I think I liked Taylor Lautner better when he was in “Twilight”. And played by a cartoony CGI wolf instead. Because that cartoony CGI wolf was infinitely more entertaining than watching Coma Boy inflict his special brand of retarded blankness in this “action” movie. Lautner’s repertoire of facial expressions consists of a reeeeally determined look, like he’s trying hard not to breathe through his mouth, and a confused look, like he’s trying hard to figure out why he can’t see his own ears. The title is apt, though. It abducted my patience, and my hard-earned money, and much of my IQ. Shame on classy actors like Alfred Molina and Sigourney Weaver for signing on for this pathetic Bourne rip-off.


This should be in the Top 5 based solely on the sheer horror that is Nicolas Cage’s hair. What’s with this man? Is he intentionally going for the Gay Klingon look? Why is he shouting so much in this movie? I have no idea. Perhaps director Joel Schumacher thought it made for riveting drama. Hell, no. It just makes for very tedious viewing. Granted, there is one revelation at the end that resonates with current global credit crisis woes, but one poignant moment isn’t enough to salvage this horrendously scripted mess.


Talk about unfulfilled promise. This started out with the potential to be a deliciously nasty, exploitative B-Grader (which does have a place in this world, okay). Man-eating sharks. Hot girls in minimal to no clothing. From the guys responsible for “Final Destination”. It could’ve been this year’s “Piranha 3D”, a movie that made zero apologies for its gonzo nature and was therefore fun as heck. Sadly, “Shark Night 3D” turned out to be a toothless disappointment on all counts. The T&A is completely lacking, the kills are boring, the gore is next to non-existent, and even the much-vaunted 3D is murky and shoddily rendered. Even as a timewaster, this is a real waste of time.


5. APOLLO 18
Found footage as a sub-genre has hit its lowest point. Its cheap, homemade aesthetic has led to a lot of utterly lazy “filmmaking” (and I’m using that term loosely here). I’m looking at you specifically, “Apollo 18”. While the notion of astronauts finding something terrifying on the moon is interesting, director Gonzalo López-Gallego simply does not have the script, the actors or even the slightest clue what he’s doing. And that supposedly terrifying thing? Turns out they’re alien rocks. With legs. No, really.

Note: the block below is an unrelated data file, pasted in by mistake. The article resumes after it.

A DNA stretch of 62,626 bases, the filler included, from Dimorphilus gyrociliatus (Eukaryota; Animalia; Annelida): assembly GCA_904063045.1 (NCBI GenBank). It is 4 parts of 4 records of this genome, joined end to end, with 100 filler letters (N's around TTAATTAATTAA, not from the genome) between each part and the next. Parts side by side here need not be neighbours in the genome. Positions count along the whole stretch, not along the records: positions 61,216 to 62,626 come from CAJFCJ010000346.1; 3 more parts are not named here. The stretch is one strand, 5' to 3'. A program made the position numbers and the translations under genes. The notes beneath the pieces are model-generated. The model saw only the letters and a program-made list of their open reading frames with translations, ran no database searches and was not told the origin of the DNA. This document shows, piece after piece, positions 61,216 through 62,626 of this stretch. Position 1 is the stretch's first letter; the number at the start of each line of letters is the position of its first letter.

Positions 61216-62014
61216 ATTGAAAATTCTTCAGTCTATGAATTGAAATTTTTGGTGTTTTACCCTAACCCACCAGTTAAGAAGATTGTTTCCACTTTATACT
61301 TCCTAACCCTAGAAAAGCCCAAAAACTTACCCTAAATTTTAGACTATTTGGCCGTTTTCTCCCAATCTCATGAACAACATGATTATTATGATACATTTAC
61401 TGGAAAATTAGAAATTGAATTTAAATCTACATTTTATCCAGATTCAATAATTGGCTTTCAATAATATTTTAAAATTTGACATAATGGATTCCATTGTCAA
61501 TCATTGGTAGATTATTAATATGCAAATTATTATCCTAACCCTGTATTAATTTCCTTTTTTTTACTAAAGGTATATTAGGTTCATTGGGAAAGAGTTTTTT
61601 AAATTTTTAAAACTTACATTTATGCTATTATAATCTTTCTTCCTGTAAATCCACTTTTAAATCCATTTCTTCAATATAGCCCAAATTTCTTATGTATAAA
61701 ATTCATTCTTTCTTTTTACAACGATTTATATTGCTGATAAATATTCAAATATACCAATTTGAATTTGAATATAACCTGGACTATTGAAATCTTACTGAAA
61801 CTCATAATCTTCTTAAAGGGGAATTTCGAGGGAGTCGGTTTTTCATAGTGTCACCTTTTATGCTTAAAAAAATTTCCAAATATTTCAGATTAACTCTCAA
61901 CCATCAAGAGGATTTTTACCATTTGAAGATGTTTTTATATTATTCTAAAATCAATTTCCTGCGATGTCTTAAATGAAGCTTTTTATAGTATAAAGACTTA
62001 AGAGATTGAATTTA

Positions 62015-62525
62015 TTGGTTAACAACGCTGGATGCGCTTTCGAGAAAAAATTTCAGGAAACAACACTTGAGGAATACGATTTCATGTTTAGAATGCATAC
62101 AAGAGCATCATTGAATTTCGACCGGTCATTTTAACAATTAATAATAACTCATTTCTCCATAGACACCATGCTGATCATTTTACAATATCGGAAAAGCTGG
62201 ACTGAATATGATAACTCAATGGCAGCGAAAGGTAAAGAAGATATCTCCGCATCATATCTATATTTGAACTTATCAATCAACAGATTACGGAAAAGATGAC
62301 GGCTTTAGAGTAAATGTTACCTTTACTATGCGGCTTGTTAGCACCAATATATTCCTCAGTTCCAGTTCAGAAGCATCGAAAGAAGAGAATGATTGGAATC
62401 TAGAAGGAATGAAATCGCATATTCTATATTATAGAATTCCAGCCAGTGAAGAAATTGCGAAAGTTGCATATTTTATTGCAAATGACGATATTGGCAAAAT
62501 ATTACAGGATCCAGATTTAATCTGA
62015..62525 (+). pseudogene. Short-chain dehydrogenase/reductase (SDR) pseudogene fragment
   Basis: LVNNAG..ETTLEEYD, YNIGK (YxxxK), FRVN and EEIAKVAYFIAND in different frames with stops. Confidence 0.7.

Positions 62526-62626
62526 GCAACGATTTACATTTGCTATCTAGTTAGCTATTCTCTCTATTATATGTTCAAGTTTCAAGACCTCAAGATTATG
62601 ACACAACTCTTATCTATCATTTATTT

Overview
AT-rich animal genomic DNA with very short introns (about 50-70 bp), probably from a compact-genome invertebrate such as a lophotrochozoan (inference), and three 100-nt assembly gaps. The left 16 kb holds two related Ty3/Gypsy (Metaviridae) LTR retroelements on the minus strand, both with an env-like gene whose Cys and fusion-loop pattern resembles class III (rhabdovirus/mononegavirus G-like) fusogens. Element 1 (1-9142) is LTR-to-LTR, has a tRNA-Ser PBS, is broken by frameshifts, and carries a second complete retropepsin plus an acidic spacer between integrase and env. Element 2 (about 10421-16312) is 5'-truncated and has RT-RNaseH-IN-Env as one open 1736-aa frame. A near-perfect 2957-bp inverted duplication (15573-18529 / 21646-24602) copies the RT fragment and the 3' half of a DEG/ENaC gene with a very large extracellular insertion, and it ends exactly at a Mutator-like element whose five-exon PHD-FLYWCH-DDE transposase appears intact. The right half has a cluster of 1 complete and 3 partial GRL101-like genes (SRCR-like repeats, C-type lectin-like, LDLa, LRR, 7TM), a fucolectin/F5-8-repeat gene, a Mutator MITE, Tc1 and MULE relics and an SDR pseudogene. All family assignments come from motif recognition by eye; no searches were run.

Rowan Atkinson plays Mr. Bean playing a bumbling secret agent! Instant win, right? Evidently so, because this here’s the sequel. Except everything that wasn’t funny the first time round has been made twice as unfunny. More Atkinson pulling a straight face while saying/doing idiotic things, and more people falling down/getting hit in the nuts. Endlessly. I don’t know about you, but personally I despise this sort of humour. And that’s saying a lot, coming from a guy who loves The Three Stooges.


Ah, what “Worst Of” list would be complete without Paul W. S. Anderson? This year the esteemed “director” falls two spots to Number 3. Tsk, tsk. Your grades are slipping, Paul. Though I must say it’s not for lack of trying. The usual rip-off-every-movie-you-can-think-of approach is still alive and well in this masterpiece of the moronic. This time, Anderson goes one step further by ripping HIMSELF off, referencing stunts from his rubbish “Resident Evil” flicks. Then there is Logan Lerman, who delivers quite possibly the most irritating performance I’ve seen in ages. Listening to his D’Artagnan with an American accent is an auditory torture on par with getting stabbed repeatedly in the eardrums by Justin Bieber, while he recites the screenplay from “Twilight: Breaking Dawn”. (Yes!! I managed to squeeze in a “Twilight” mention twice on this list, without even having to put it on my list! Woohoo!!)